WASHINGTON D.C. – If you’re traveling to or from the East Coast for the July 4 holiday weekend, check with your airline about potential weather-related disruption. One airline so far has waived its change fee policy to give consumers greater flexibility, just in case.
News of potentially dangerous inclement weather comes as one study cited by USA TODAY’s Chris Woodyard predicted that travel could rise 9% for the three-day weekend vs. last year’s July 4 weekend.
Delta on its website posts an inclement weather advisory, saying weather “may impact travel to/from/through the Mid-Atlantic and Northeast regions of the United States.” American told Travel Update on Twitter that its “weather team will put a policy in place once they deem it necessary.”
JetBlue so far is the only airline that has adopted a travel alert fee waiver policy for July 4 travel due to potentially disruptive and dangerous weather.
JetBlue customers may rebook flights for travel through Saturday, July 05, 2014 prior to the departure of your originally scheduled flight, JetBlue’s special notice says. Customers with cancelled flights may opt for a full refund. Note: Original travel must have been booked on or before Tuesday, July 01, 2014.
JetBlue’s waiver is in place for a variety of East Coast airports, including some that don’t believe they will be affected by the weather:
- Washington, DC (DCA)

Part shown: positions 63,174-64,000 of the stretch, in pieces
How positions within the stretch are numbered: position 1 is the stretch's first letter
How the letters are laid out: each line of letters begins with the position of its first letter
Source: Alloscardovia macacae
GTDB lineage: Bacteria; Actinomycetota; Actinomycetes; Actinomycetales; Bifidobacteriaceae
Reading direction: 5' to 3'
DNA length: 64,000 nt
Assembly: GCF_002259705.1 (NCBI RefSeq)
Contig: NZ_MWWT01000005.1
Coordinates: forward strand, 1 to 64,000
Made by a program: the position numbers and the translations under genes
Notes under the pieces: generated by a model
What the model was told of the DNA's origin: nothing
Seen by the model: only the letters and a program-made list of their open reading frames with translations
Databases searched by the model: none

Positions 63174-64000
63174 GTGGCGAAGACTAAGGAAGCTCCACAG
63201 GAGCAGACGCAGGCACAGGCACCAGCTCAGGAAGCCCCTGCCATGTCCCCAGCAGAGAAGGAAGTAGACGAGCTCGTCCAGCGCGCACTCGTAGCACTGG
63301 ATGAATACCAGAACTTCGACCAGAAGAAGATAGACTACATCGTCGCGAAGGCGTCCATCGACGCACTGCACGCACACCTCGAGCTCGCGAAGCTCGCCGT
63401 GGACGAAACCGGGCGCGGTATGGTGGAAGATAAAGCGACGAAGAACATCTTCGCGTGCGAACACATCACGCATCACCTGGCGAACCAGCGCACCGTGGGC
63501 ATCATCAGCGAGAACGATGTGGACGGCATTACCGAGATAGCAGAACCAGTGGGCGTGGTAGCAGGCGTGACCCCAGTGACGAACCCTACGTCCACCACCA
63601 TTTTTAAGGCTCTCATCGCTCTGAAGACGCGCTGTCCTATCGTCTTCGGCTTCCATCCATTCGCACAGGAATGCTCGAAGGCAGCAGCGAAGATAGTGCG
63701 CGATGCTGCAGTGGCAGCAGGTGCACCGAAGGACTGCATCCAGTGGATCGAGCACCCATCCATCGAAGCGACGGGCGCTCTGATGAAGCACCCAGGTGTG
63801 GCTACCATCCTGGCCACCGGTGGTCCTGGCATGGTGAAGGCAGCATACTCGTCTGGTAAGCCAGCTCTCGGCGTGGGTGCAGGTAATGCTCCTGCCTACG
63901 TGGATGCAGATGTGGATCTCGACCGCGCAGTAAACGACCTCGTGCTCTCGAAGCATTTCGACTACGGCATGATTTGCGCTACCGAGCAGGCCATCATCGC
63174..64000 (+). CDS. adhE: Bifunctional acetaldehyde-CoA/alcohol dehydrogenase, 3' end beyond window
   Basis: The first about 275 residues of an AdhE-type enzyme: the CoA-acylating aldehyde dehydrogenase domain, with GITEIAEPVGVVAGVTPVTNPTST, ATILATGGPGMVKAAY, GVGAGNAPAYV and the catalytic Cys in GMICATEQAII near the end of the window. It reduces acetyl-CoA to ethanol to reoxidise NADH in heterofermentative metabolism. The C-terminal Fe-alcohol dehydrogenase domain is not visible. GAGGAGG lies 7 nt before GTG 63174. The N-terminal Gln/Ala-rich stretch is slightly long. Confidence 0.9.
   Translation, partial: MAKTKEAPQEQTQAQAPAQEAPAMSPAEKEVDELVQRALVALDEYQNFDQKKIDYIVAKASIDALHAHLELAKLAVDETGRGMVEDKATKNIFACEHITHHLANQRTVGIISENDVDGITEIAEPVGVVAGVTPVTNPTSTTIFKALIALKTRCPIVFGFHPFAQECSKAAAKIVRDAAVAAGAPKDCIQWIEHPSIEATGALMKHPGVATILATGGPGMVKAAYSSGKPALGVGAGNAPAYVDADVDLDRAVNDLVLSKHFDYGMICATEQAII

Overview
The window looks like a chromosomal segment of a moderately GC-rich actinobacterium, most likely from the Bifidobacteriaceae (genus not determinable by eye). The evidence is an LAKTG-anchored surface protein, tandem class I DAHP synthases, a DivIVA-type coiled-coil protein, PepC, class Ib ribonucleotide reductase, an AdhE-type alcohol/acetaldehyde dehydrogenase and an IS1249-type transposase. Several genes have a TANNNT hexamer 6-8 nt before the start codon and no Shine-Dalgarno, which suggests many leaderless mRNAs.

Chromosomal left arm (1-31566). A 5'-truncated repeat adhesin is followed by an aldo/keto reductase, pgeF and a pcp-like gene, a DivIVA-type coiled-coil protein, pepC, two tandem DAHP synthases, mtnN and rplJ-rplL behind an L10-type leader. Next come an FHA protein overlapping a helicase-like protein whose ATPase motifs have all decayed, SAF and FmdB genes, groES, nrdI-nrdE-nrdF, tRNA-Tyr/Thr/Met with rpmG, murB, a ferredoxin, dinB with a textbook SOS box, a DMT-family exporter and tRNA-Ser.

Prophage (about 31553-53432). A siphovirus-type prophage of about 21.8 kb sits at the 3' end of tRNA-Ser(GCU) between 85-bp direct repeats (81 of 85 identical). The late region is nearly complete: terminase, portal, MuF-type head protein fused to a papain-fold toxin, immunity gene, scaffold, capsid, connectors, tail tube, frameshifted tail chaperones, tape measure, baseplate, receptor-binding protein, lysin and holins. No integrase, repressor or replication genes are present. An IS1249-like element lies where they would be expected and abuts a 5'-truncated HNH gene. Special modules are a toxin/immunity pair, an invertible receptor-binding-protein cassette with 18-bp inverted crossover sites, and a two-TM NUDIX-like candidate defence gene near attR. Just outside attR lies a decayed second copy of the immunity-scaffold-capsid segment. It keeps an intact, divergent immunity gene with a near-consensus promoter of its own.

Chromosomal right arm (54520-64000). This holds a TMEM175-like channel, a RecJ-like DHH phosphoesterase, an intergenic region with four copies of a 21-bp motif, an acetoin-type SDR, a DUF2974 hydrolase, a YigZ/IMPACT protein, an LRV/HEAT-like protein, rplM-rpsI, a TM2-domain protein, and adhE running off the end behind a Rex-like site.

- Washington, DC (IAD)
- Baltimore (BWI)
- Philadelphia (PHL)
- New York City (JFK)
- New York City (LGA)
- Westchester County, NY (HPN)
- Newburgh, NY (SWF)
- Newark, NJ (EWR)
- Worcester, MA (ORH)
- Boston (BOS)
- Providence, RI (PVD)
- Hartford, CT (BDL)
Travel Update has not yet seen other airlines adopt a weather-related fee waiver for any East Coast airports, although you can watch here for updates. Southwest Airlines, by the way, doesn’t charge change fees ever.
At the Philadelphia airport, spokeswoman Victoria Lupica says the Philly airport doesn’t expect disruption. “The last we heard, the storm has gone out to sea,” she told Travel Update.
Veteran fliers, of course, know that even the hint of a dangerous storm can sometimes cause an airport to change gears.
Lupica doesn’t expect disruption today or tomorrow, but she and I did talk about last summer. Twice last summer, two potential hurricanes caused airlines to move aircraft to other airports overnight and cancel all flights during the period, she told me. “In both situations, the airport was not affected, but it was done as a precautionary measure.”
Readers: Is the weather causing you to change or cancel your East Coast July 4 plans?
Photo below by Barb DeLollis. Hoping for blue skies for all!